When I read both of these articles, my mind went straight to improvisation. For those who have been following my work, you are thinking “shocker.” (just a bit of sarcasm). There is a lot to unpack here, so let’s start with “the belief that punishment will not occur when you make a mistake.” In improv, we say, “there are no mistakes, only gifts, and happy accidents.” No one is perfectand even those who don’t suffer from a lack of certainty make mistakes. Leaders and teammates need to respect each other, trust one another, and support each other when taking risks. Remember, there are risks in everything we do. Don’t punish but praise the person for taking the risk. There is another saying in improv, “Bad ideas are bridges to good ideas. No ideas lead to nothing.” If everyone justifies everyone else’s actions, there are no mistakes.

Then there is the fear of being embarrassed and feeling insecure.  Once you put your ego out of the way, we stop judging others’ ideas – instead, we consider them brilliant and eagerly follow them! You see that great improvisers accept the ideas of the other teammates without judging them to be “good” or “bad,” always thinking, “This is now our idea.” When we do this unilaterally throughout our team and give people the freedom to speak their mind, magic will happen almost immediately. 

One of my all-time favorite improv quotes describes psychological safety by saying, “There are gems in every idea. Embrace and build. Treat every idea as though it has the potential to change the world, and at some point, one will.”

Creating a safe place for the team to share their ideas under the umbrella of psychological safety may be easier to achieve versus asking a question during a financial meeting when you don’t have the financial foundation necessary to articulate a question. To avoid being perceived as stupid, we are more inclined to nod our heads up and down and agree than ask a question.  

However, when you ask the financial question, you will more than likely receive an answer full of accounting and finance jargon, leaving you even more confused. So, what is the solution? Knowledge is the solution. Accounting and finance knowledge, to be exact.  I addressed this in S4E8; I discuss what is financial leadership. The answer is taking an accounting and finance fundamentals course powered by Color Accounting.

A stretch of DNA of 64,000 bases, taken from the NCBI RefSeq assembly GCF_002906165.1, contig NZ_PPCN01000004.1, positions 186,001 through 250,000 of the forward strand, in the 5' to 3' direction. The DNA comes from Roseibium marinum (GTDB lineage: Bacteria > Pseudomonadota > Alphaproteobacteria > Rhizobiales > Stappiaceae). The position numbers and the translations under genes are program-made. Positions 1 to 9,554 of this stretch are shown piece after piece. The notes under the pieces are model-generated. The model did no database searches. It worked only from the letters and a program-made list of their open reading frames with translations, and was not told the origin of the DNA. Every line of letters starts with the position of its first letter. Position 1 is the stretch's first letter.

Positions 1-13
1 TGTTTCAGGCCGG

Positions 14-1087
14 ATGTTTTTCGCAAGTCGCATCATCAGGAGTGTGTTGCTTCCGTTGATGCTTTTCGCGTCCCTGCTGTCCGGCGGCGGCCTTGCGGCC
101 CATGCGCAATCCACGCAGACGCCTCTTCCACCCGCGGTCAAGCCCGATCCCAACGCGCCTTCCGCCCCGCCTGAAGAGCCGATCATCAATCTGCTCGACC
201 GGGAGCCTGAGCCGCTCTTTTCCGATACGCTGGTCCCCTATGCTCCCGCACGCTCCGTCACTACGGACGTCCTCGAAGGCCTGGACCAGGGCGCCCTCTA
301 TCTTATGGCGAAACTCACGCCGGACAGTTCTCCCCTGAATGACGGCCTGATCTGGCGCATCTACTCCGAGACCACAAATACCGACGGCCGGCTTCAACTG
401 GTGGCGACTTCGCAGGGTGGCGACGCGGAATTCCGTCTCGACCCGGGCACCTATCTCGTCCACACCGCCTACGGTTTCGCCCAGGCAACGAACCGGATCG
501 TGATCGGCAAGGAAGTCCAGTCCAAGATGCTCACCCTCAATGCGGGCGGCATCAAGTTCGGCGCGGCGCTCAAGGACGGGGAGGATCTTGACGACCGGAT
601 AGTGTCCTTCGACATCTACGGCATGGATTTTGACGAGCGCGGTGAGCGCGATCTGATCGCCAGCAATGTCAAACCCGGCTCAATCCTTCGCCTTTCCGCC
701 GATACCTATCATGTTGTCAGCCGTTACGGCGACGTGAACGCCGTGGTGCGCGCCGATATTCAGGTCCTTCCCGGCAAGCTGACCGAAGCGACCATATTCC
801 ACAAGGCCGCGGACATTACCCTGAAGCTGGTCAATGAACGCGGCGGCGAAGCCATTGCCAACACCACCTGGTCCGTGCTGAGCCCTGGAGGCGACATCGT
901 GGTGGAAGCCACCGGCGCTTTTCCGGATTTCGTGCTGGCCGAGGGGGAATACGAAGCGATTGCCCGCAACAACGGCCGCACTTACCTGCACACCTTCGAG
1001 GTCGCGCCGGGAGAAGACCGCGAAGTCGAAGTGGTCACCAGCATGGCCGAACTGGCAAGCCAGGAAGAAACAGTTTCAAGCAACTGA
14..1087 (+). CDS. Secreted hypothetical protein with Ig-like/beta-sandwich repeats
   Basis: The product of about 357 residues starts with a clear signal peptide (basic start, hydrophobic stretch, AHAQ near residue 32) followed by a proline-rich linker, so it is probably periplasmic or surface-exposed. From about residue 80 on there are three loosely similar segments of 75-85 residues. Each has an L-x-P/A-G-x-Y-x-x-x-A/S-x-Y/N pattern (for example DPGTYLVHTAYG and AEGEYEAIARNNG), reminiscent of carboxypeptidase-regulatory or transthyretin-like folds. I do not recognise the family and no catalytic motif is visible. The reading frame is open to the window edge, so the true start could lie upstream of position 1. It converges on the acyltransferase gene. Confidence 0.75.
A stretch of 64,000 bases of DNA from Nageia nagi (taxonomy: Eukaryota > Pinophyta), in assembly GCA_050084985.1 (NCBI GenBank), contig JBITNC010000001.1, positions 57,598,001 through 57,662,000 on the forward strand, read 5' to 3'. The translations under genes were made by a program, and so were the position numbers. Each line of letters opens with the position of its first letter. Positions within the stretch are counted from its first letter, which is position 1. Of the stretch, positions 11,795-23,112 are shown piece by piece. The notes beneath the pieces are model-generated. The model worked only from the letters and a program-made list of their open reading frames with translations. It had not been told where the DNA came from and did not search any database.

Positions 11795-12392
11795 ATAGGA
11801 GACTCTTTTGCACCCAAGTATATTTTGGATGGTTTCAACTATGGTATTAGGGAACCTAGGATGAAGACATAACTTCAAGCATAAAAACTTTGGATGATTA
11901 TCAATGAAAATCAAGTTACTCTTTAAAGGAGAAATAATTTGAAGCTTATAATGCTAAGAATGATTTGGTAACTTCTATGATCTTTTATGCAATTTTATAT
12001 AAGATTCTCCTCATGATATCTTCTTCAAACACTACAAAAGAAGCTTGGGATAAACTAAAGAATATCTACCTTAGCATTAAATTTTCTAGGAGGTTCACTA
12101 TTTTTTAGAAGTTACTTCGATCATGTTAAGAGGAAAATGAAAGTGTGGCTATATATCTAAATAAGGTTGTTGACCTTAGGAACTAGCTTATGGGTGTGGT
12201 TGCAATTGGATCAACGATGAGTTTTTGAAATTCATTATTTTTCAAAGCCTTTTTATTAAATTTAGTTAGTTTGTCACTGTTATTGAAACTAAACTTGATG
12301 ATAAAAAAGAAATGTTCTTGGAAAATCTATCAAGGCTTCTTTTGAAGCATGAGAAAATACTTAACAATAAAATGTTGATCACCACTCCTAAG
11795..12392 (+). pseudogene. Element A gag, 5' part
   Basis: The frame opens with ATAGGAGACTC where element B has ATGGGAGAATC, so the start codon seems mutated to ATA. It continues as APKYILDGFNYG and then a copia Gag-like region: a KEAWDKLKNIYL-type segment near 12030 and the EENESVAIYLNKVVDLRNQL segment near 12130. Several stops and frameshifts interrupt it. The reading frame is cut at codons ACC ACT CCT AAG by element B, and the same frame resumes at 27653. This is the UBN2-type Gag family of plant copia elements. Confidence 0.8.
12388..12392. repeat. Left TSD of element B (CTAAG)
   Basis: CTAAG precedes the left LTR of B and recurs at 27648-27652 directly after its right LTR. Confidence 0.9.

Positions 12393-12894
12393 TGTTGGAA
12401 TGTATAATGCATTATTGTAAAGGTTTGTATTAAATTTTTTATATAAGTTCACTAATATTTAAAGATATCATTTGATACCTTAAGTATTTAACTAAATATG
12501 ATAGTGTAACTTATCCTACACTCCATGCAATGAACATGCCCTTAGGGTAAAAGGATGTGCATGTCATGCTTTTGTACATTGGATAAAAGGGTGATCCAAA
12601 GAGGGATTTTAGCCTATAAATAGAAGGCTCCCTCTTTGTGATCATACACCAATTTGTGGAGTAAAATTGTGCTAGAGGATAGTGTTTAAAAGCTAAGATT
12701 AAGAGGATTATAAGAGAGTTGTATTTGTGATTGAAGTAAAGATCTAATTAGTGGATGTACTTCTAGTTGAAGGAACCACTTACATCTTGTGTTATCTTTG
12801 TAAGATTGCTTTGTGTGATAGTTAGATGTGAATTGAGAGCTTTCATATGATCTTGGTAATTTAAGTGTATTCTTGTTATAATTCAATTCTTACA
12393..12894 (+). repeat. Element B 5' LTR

In S4E8, I describe the Color Accounting process, the benefits, and provided three perinate examples.  I would highly suggest that you listen to that entire episode to learn more.  In the meantime, I have another case study to share with you, and it is entitled “We Could Save About $80K a Year.”

In early 2000’s, Mark Robilliard was facilitating a corporate workshop for team leaders and middle managers in a large multinational HQ in Sydney Australia. After becoming accounting literate using the Color Accounting System™, the final session in this particular workshop involved the participants having a quick review of their own work area and then discuss any thoughts on generating additional revenue or incurring less expenses. One of the participants (the Team Leader in the internal mail room) shyly raised their hand and nervously said “I think we could save about $80k per year if we changed how we do this process.” The CFO who just happened to be in the room almost fell off his chair and when he recovered his composure, he asked the team leader “How come you never brought this to us before?”. The answer was simple: “I just do my job – I didn’t know we should be thinking about the business too.”

What value would these type of business conversations have in any organization? Shouldn’t everyone be accounting literate and develop a ‘business owner’ type mindset?

Everyone in your organization should increase their accounting literacy because how much money would your organization save if they did their job AND thought about the business too. Novel idea, right? 

How effective are your senior managers, managers, sales team, and back-office teams around finance? Do they perform with psychological safety in your accounting and finance meetings? Do they speak their mind and ask questions without feeling insecure or embarrassed?

In conclusion, the HBR article states, “if you create a sense of psychological safety on your team starting now, you can expect to see higher engagement levels, increased motivation to tackle difficult problems, more learning and development opportunities, and better performance.” So, what are you waiting for? 

If you would like to learn more about how improvisation leadership creates a culture that fully supports psychological safety within the organization and/or more about the Color Accounting process, please contact me at peter@petermargaritis.com